Last week, I used the word “annuity”. When I saw the look on my client’s face, I realised that it had become a dirty word!
As you may know, the Government announced new pension freedoms in the 2014 Budget, that started in the 2015/16 tax year. This means anyone aged 55 and over can now take the whole of their pension as a lump sum. There is no tax to pay on the first 25% and the rest will be taxed at their income tax rate, as if it were a salary payment.
The announcement was a surprise to many. As a child, my mum told me she could remember exactly where she was when she heard about the assassination of J F Kennedy. The impact on me and my financial adviser colleagues was similar when we first heard about pension freedom!
One of the reasons the Government introduced pension freedom was due to the drop in annuity rates. To put it simply, in 2000 the income from a £100,000 joint life annuity at age 65 was about £7,000, But by 2016, the same annuity would pay only about £4,200.*
Because of the new pension freedoms, many of my clients seem to think annuities are now a thing of the past – but they could still be a valuable part of their pension planning.
An article in March 2017 in FT Adviser quotes figures from the Association of British Insurers (ABI) that show annuity sales have declined by around 80% since the announcement of pension freedom in 2014, and have remained around that level since then.
However, annuities are not something that should just be ruled out.
Today, a joint life annuity of £100,000 paying 50% to the spouse on first death and guaranteed for 10 years would give an income of around £5,000 where the applicant and spouse are 65. On the other hand, a drawdown pension would need to grow at 5% to maintain its capital value and give this level of income after charges.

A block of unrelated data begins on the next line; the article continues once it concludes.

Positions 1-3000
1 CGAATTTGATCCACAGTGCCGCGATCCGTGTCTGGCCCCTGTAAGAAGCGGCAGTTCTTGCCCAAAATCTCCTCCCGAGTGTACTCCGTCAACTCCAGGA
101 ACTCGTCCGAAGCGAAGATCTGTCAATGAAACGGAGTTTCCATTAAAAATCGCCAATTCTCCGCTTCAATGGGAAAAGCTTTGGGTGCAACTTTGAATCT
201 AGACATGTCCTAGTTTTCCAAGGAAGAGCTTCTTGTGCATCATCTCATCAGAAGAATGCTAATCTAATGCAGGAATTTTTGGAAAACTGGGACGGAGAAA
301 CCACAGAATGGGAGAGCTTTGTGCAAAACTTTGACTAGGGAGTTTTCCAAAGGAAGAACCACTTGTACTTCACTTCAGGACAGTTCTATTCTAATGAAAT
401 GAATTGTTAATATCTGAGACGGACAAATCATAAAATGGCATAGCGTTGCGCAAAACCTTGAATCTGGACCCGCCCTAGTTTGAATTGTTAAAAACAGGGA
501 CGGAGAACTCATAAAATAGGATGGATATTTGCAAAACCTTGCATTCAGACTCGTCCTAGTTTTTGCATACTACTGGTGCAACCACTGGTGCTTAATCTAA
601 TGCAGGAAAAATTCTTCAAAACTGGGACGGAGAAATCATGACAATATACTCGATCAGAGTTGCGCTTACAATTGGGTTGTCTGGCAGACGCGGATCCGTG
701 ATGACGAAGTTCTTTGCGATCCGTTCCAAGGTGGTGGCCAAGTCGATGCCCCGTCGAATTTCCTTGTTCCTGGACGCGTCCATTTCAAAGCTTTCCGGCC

I still think it is important to consider annuities – it doesn’t need to be all or nothing, and it doesn’t have to die with you.
Annuities come in many forms today. Most of us think that an annuity is for life, but you can get fixed-term annuities. There are also enhanced annuities, which is when annuity companies offer an enhancement due to an individual’s medical history. It could just be because someone is overweight, so it’s important to look into this.
Obviously there are advantages and disadvantages of both annuities and pension drawdowns, and retirement planning has become even more complex. It’s therefore more important than ever to seek advice and look at all your options.
At Monetary Solutions Ltd, you can book a free initial consultation about any financial matters, so please call us on 020 8655 8488.
* Money Marketing 29 Nov 2016
Pension income can also be affected by interest rates at the time you take your benefits. The tax implications of pension withdrawals will be based on your individual circumstances, tax legislation and regulation, which are subject to change in the future.